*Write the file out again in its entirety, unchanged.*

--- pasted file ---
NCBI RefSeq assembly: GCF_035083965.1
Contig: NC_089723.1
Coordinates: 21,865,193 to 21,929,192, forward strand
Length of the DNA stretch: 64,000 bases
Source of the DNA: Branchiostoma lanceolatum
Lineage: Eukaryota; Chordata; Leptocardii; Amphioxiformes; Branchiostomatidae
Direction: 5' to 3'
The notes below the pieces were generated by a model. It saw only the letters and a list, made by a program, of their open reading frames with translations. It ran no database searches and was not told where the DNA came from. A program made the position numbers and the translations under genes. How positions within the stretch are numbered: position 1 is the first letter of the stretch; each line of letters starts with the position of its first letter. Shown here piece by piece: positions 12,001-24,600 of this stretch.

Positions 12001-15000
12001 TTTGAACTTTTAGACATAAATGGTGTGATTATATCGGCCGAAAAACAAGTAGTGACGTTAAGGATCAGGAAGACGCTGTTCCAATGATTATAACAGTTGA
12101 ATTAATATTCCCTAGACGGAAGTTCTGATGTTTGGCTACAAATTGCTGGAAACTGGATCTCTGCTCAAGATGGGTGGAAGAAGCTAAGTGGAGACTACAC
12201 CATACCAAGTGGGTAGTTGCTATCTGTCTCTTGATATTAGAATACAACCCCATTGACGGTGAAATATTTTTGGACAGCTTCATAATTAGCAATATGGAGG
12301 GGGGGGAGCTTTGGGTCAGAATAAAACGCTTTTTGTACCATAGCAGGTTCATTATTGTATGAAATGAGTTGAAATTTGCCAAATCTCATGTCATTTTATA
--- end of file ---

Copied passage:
NCBI RefSeq assembly: GCF_035083965.1
Contig: NC_089723.1
Coordinates: 21,865,193 to 21,929,192, forward strand
Length of the DNA stretch: 64,000 bases
Source of the DNA: Branchiostoma lanceolatum
Lineage: Eukaryota; Chordata; Leptocardii; Amphioxiformes; Branchiostomatidae
Direction: 5' to 3'
The notes below the pieces were generated by a model. It saw only the letters and a list, made by a program, of their open reading frames with translations. It ran no database searches and was not told where the DNA came from. A program made the position numbers and the translations under genes. How positions within the stretch are numbered: position 1 is the first letter of the stretch; each line of letters starts with the position of its first letter. Shown here piece by piece: positions 12,001-24,600 of this stretch.

Positions 12001-15000
12001 TTTGAACTTTTAGACATAAATGGTGTGATTATATCGGCCGAAAAACAAGTAGTGACGTTAAGGATCAGGAAGACGCTGTTCCAATGATTATAACAGTTGA
12101 ATTAATATTCCCTAGACGGAAGTTCTGATGTTTGGCTACAAATTGCTGGAAACTGGATCTCTGCTCAAGATGGGTGGAAGAAGCTAAGTGGAGACTACAC
12201 CATACCAAGTGGGTAGTTGCTATCTGTCTCTTGATATTAGAATACAACCCCATTGACGGTGAAATATTTTTGGACAGCTTCATAATTAGCAATATGGAGG
12301 GGGGGGAGCTTTGGGTCAGAATAAAACGCTTTTTGTACCATAGCAGGTTCATTATTGTATGAAATGAGTTGAAATTTGCCAAATCTCATGTCATTTTATA